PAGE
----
Before today I’d never made or eaten meatloaf before. Growing up, my whole experience of it came from watching American films from the 90’s where it was always presented as a bit of a disappointment: dry, bland and uninspired, occasionally with ketchup. None of my friends ate it either so it became something I thought of as semi-fictional, in a boring kind of way. I think there was only one film where meatloaf was made to seem dangerous and exciting, but it was part of a messy, short lived scene that ended with a pickaxe and bits of Meat Loaf all over the walls and floor. Other than creating some mildly conflicting emotions in 12 year old me (who, let’s face it, knew she shouldn’t be watching a DVD that featured so much leather and red lipstick on the front cover), this particular scene didn’t really change my opinion of the dish overall.
I’m unsure why I thought of meatloaf as this slightly ugly, dull meal in comparison to the fancy sounding terrine when they are such similar dishes. It’s probably because the word “terrine” evokes French elegance, upmarket restaurants and crisp white napkins whereas the word “meatloaf” sounds like something we’d all be fighting over in the dystopian wasteland of a nuclear winter as part of a futile effort to avoid resorting to cannibalism. Or maybe I’ve just thought about it too much.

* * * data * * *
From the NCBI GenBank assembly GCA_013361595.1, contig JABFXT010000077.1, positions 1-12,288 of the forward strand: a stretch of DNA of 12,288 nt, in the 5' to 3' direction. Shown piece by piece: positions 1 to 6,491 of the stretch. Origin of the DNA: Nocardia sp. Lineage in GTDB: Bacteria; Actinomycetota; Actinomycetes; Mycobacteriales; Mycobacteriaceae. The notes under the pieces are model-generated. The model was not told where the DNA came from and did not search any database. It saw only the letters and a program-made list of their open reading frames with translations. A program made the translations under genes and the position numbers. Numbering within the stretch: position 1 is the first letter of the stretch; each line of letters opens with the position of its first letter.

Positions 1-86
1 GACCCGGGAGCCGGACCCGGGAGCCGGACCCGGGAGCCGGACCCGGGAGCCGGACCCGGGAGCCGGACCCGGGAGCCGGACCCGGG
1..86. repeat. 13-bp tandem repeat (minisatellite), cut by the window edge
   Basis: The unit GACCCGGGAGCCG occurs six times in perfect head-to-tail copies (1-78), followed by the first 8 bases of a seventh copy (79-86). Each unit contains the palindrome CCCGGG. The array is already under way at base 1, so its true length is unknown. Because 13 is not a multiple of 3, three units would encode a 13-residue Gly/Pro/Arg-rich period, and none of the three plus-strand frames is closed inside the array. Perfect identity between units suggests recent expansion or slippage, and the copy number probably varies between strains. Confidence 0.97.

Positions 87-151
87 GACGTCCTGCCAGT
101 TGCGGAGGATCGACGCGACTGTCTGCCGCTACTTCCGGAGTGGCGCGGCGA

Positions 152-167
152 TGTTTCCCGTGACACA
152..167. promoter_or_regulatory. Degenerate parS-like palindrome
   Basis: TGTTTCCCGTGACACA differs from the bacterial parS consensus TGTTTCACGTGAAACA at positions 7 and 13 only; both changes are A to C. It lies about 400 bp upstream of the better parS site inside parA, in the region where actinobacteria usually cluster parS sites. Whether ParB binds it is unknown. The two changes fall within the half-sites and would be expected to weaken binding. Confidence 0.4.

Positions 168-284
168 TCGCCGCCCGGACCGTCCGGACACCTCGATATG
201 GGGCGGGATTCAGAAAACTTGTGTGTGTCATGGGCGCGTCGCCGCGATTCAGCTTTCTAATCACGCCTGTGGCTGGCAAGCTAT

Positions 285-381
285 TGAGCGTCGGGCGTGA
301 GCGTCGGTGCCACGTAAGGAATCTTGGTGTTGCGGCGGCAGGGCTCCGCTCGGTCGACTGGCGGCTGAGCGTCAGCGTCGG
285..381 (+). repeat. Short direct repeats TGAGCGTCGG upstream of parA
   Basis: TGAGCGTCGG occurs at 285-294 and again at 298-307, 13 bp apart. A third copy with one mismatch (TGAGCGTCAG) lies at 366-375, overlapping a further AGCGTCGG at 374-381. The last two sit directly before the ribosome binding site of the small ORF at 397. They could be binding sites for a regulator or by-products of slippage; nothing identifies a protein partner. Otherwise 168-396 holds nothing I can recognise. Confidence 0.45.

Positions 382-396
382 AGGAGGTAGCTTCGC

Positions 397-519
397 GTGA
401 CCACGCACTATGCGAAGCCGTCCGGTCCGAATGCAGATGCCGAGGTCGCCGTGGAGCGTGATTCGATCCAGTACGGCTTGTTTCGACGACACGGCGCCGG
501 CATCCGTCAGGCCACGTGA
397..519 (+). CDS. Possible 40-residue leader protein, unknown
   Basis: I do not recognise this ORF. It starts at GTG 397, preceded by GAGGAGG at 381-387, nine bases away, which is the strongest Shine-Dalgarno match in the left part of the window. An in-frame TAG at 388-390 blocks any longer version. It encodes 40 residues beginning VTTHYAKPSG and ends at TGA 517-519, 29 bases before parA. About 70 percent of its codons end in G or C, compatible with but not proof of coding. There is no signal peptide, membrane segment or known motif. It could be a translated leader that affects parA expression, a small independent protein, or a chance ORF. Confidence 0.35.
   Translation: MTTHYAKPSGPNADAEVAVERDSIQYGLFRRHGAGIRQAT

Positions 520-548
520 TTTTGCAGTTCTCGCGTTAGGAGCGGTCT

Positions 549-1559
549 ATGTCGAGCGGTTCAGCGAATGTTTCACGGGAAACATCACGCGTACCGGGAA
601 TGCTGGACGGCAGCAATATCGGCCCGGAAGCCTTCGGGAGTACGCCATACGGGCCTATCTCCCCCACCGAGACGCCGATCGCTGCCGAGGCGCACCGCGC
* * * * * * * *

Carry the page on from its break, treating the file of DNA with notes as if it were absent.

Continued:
“It’s really boring” I told my husband. “At least, I think it is. You probably won’t like it.” I showed him the ugly photo of lumpy meatloaf in Marguerite Pattern’s 1967 edition of Quick and Easy Cookbook in Colour.
“Well why are you making it then?”
I showed him the photo of Wurstel Sausage in Aspic which had been the alternative for my foray into the food of the 60’s and 70’s. He agreed I’d made the right decision.
In theory meatloaf has been around for centuries because dishes of compressed minced meat have existed since ancient times. In Apicius there’s a recipe for Brain Sausage involving pulverised minced brain which is shaped and cooked in a pan and sliced into portions to be eaten cold. I would do anything for my love of historical cooking, but I won’t do that. I needed a modern, non-brain version to make instead.